Software Defined Storage and Open vStorage in particular has the capability to make this hybrid DR use case finally viable. As production environments move from physical to entirely virtualised workloads, SDS technologies that use time based storage allow for zero copy snapshot, cloning, and thin provisioning that are ideal for spinning up VMs from master templates in a fast and very efficient way. Better still, testing an entire disaster recovery position in a cloud would be relatively straight forward and repeatable.

But let’s not get ahead of ourselves. The technology is here and small scale examples for these hybrid clouds used for disaster recovery are starting to appear. However, the larger enterprises have entrenched positions and huge investments in the status quo so have less desire to move. However, the up and coming enterprises that have already embraced cloud and virtualisation will be able to benefit further from software defined storage in ways that will reduce their costs giving them a competitive advantage that rivals will be forced to counter. DR is just one use case where software defined will shake up the industry and from small scale examples that we are working on with our partners, the theories will be tested and the cost savings proven in the real world.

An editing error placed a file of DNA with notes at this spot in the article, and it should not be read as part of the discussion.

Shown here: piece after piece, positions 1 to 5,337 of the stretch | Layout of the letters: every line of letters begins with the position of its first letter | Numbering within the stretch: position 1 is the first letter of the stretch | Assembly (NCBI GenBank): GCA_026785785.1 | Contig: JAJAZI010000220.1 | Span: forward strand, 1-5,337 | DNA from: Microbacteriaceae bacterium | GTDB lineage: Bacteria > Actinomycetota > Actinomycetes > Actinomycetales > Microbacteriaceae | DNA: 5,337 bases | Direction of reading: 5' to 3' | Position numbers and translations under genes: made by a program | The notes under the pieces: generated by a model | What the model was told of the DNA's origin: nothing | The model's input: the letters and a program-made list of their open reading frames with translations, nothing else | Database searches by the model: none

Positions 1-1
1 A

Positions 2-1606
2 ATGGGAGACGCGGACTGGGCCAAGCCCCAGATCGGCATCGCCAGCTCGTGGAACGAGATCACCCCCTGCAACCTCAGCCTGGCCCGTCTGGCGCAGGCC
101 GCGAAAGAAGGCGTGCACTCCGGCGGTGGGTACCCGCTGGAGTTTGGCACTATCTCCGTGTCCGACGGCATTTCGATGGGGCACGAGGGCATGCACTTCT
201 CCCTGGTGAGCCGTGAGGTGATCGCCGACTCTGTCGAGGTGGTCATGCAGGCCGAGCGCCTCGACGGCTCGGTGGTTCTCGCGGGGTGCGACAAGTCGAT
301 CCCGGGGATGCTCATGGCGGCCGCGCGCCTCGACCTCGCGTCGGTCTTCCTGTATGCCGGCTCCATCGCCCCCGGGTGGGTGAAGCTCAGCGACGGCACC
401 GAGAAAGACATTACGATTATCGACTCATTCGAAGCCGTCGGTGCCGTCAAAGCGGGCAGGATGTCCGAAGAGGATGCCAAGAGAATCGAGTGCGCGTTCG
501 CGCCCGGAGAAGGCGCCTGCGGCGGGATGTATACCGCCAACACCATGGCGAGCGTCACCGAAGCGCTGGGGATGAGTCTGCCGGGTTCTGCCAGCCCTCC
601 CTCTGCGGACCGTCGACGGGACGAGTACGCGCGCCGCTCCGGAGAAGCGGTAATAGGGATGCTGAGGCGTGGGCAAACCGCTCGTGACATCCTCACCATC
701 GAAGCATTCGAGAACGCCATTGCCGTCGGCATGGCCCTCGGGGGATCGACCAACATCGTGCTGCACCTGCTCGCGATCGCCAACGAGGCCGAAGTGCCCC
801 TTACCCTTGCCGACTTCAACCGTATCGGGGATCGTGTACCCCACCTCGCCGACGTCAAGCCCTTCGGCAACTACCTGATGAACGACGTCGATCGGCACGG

In our view, the future is bright, and the cloud future is certainly hybrid!

Standing at the software defined crossroads…

Cross roads horizonIt seems that the term “software defined…” is rapidly becoming the hottest topic across the IT landscape. Across networking, storage, security and compute – the idea of using commodity hardware mixed with open standards to break the monopoly of hardware suppliers will radically change the face of information technology over the next decade. Software defined fundamentally changes the economics of computing and is potentially both a blessing and a curse to the vested interests within the IT industry.

If we start with three clear evolutional trends that have progressed for the last three decades. The performance of Intel based x86 architectures have grown almost exponentially every 18 months. Alongside compute; storage capacity over density has also grown at another almost exponential rate based on a 24 month cycle. Both these critical IT elements have also become more energy efficient and physically smaller. In the background, the performance of internal data buses and external network connections has improved with speeds heading towards 100GBp/s over simple Ethernet.